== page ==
These men could be our fathers, our brothers, our husbands, or our boyfriends. These men were capable of love, compassion, mercy, and generosity. I found it fascinating that they were able to completely transcend their humanity in becoming samurai. I felt myself drawn to the teachings that helped these men – who were people just like you and I – rise above the human restrictions they were born with.

Most of us have no desire to transform ourselves into heartless marauding mercenaries, myself included. That doesn’t mean there are no important lessons to take from Hagakure and the legendary code of the Samurai.

I think we’re all looking for a higher version of ourselves. We all have a deep seated desire to become someone that reaches beyond the limitations we’ve all convinced ourselves we have. Yamamoto’s teachings emphasised a single word that, until that point in my life, I had never placed much importance on.


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There will be many giants for us to face in this life; we must face them like samurai; we must face them with sincerity.



In the Hagakure, the importance of sincerity is constantly stressed. It emphasises the absolute necessity of sincerity in not only self improvement but in all aspects of our lives.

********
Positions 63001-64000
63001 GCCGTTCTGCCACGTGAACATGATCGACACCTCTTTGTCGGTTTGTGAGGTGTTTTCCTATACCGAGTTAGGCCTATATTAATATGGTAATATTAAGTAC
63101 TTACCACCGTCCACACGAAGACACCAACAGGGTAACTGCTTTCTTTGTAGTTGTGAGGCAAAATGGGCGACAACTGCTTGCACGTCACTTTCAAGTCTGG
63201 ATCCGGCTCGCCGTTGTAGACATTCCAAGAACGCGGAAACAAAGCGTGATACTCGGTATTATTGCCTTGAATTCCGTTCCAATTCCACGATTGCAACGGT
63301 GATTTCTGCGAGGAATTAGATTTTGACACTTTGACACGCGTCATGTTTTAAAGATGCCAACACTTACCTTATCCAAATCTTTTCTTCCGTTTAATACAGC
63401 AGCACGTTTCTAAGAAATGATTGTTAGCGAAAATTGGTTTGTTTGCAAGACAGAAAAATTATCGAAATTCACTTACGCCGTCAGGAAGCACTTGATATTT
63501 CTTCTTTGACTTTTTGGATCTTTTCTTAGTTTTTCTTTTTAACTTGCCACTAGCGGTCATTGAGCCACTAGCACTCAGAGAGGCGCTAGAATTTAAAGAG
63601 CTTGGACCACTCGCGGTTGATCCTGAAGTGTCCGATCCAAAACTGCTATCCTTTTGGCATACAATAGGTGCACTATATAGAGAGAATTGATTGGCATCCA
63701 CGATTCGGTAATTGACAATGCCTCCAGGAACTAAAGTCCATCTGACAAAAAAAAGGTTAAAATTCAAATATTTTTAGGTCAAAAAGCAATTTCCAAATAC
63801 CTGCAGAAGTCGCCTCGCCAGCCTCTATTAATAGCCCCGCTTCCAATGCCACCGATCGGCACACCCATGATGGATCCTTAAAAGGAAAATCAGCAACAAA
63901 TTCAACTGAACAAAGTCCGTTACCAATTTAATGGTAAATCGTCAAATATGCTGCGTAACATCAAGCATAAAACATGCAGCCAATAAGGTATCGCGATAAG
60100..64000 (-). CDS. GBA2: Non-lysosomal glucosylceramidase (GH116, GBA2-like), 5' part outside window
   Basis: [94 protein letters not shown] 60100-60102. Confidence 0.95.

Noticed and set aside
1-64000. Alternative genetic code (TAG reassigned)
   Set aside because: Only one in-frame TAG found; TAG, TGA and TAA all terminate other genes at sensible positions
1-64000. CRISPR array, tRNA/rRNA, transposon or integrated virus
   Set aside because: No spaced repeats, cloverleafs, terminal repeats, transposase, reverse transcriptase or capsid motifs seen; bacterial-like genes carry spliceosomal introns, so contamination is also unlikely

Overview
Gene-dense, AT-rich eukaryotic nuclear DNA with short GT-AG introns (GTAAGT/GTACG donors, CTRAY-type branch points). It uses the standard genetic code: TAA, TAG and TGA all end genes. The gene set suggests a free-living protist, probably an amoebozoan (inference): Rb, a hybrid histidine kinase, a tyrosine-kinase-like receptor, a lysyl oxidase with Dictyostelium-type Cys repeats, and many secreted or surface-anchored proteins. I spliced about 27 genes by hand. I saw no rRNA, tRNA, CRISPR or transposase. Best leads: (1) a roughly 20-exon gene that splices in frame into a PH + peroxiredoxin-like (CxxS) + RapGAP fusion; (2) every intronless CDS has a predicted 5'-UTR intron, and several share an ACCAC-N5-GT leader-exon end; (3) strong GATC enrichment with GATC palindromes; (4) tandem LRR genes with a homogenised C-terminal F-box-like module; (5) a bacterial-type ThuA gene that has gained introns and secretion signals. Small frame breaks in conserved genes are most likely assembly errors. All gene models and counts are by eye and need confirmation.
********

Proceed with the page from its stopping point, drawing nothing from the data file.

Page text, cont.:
I’m not talking about the superficial sincerity you try to muster into your facial expression when you tell your friend their dodgy haircut looks great. It’s not in the tone you try to force into your voice when you tell your significant other they didn’t burn the (completely black) steak and that it tastes fine.

I’m talking about true sincerity, the kind that can only flourish inside of you. You can put on a Leonardo DiCaprio-esque performance to the rest of the world, but you can’t fake true sincerity to yourself. There is no such thing as almost sincere, or partially sincere. Whether it’s an action you’re taking, a plan you’re making, or words you’re speaking, you either absolutely mean it with every last fibre of your being, or you don’t.